8,800 pounds of beef processed at N.H. slaughterhouse recalled due to E. coli

  • Workers cut beef into sections at PT Farm meat processing plant in North Haverhill, N.H., in September 2012. (Valley News — Sarah Priestap) Sarah Priestap

  • PT Farm logo, North Haverhill, NH Courtesy—PT Farm

Monitor staff
Published: 7/27/2016 11:27:11 PM

A slaughterhouse in North Haverhill has been linked to an outbreak of sickness caused by E. coli bacteria in ground beef made from cows from four New Hampshire farms, an outbreak that sent five people to the hospital.

It is the first recall related to E. coli in ground beef from New Hampshire farms in well over a decade, although the state has been part of regional or national recalls during that period.

The U.S. Department of Agriculture this week issued a recall of approximately 8,800 pounds of raw ground beef products produced at the PT Farm facility between June 6 and June 16. Some of the beef was tainted with E. coli bacteria and has been associated with sickness in 14 people, according to the New Hampshire Department of Health and Human Services.

People became ill between June 17 and July 16 after eating ground beef at a number of different locations, according to state officials. No deaths have been reported, but five people have been hospitalized.

The incident was still under investigation by USDA inspectors Wednesday afternoon. The slaughterhouse is still operating.

The processing facility on Route 116 was opened as a USDA-licensed slaughterhouse in 2012, although the owners, Peter and Tara Roy, had been processing meat for years before in a smaller facility on their farm elsewhere.

“We are saddened by this isolated incident. We have been sending (cows to PT Farm) for over 10 years and have never had an incident,” said Carole Soule, co-owner of Miles Smith Farm in Loudon, one of four farms whose meat was part of the recall.

She said that no sickness had been related to her farm’s beef, but that it was recalled because Miles Smith Farm cows were processed on the same day as cows that were turned into beef that contained E. coli bacteria.

Ground beef from three other farms – PT Farm, Chestnut Farm of Lee and Robie Farm of Piermont – was also involved in the recall.

E. coli often exists in the guts of cattle. Part of the ​complexity of a slaughterhouse involves removing hundreds of pounds of meat from carcasses without puncturing the intestines or allowing their contents to ever get in contact with the meat.

Soule said she was confident that PT Farm had solved the problem.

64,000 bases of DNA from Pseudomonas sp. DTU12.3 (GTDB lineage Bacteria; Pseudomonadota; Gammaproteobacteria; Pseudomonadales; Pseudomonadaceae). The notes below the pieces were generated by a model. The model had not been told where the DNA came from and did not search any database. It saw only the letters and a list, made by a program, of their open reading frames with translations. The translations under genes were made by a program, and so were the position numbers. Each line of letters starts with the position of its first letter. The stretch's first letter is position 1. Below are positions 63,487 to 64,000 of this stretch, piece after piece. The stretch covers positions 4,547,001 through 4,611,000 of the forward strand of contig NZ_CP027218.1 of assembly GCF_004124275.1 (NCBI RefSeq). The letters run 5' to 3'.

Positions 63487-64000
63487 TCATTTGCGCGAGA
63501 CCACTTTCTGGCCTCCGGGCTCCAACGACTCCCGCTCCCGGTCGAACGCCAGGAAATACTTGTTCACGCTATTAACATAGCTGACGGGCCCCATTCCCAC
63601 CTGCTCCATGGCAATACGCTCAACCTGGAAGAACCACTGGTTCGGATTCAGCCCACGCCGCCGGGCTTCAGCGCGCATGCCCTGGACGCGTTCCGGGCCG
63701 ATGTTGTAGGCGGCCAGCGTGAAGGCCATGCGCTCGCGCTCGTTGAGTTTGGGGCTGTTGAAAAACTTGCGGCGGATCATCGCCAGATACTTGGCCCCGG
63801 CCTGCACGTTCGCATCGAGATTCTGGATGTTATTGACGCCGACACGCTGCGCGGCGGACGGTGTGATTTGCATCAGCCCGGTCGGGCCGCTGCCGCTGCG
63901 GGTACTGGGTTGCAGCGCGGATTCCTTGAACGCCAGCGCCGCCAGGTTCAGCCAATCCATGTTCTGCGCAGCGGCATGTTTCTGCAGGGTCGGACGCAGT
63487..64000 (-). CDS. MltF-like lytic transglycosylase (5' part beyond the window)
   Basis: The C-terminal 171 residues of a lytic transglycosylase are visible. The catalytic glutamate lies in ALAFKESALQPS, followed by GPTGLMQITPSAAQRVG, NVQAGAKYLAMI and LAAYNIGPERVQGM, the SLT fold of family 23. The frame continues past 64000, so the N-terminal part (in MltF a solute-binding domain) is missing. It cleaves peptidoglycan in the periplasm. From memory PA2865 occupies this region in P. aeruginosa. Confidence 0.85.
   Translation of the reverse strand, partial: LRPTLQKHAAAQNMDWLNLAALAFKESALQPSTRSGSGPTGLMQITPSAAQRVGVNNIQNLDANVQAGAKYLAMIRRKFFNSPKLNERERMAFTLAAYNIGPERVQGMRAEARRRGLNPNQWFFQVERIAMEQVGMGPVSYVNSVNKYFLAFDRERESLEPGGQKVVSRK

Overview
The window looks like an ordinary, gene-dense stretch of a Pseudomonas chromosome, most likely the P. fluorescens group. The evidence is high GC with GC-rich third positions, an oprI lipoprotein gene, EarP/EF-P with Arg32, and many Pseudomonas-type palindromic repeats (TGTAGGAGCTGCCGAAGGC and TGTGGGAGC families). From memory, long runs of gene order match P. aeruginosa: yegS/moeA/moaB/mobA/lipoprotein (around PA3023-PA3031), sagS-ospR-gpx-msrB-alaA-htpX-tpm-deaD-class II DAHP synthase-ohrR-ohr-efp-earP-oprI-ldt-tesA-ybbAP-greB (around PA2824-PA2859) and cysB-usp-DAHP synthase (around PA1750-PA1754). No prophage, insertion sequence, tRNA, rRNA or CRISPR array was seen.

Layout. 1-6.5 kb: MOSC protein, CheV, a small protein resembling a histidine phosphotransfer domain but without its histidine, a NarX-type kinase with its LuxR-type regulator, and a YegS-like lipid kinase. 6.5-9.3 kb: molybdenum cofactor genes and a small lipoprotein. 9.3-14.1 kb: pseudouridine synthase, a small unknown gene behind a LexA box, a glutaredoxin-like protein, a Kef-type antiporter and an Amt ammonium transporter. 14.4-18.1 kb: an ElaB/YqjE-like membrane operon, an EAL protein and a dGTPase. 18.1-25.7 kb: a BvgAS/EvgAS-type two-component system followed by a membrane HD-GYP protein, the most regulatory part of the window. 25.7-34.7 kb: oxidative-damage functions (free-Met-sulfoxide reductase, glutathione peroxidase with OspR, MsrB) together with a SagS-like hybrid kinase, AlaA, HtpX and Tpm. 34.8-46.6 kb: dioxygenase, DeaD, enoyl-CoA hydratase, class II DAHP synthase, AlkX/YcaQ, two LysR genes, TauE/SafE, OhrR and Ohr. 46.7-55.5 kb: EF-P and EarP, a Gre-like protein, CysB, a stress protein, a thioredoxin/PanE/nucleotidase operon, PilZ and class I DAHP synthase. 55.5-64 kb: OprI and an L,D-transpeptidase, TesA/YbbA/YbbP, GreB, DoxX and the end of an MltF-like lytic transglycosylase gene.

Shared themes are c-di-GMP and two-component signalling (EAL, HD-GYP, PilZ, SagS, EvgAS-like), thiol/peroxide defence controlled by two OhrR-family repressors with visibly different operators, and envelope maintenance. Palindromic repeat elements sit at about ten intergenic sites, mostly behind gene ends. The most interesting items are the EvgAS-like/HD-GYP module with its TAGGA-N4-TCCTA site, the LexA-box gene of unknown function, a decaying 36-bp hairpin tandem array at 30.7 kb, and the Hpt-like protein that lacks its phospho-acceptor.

“They are adding additional cleaning and washing, and training,” she said.

The facility is one of four USDA-certified slaughterhouses in the state, meaning that meat it processed can be sold by shops and other retail outlets. Meat processed at non-USDA facilities can only be sold at the farm where the meat originated.

“While the source of this outbreak has been identified, it is still important that consumers always avoid eating under-cooked ground beef whether at home or at a restaurant,” said Marcella Bobinsky, acting director of public health at HHS, in a statement. “E. coli can be a very serious illness, especially for young children and people with compromised immune systems. We will continue to monitor for cases related to this recall.”

The retail locations where the tainted beef was sold are expected to be posted in the coming days.

The state urged people to check their freezers for any recalled product from the four farms. All of it was packaged in cardboard boxes.

Ground beef should be cooked to a temperature of at least 160 degrees. It is best to use a thermometer, since color is not a very reliable indicator of “doneness,” the state said.

Although most strains of E. coli are harmless, others can cause illness.The bacteria in this case is Escherichia coli O157:H7, which causes severe stomach cramps, diarrhea and vomiting. If there is fever, it usually is not very high. Most people get better within five to seven days.

PT Farm also processed the pig known as Pink 2.0, whose life was chronicled in a series of Monitor articles. The pig was raised at Miles Smith Farm.

(David Brooks can be reached at 369-3313, or dbrooks@cmonitor.com or on Twitter @GraniteGeek.)




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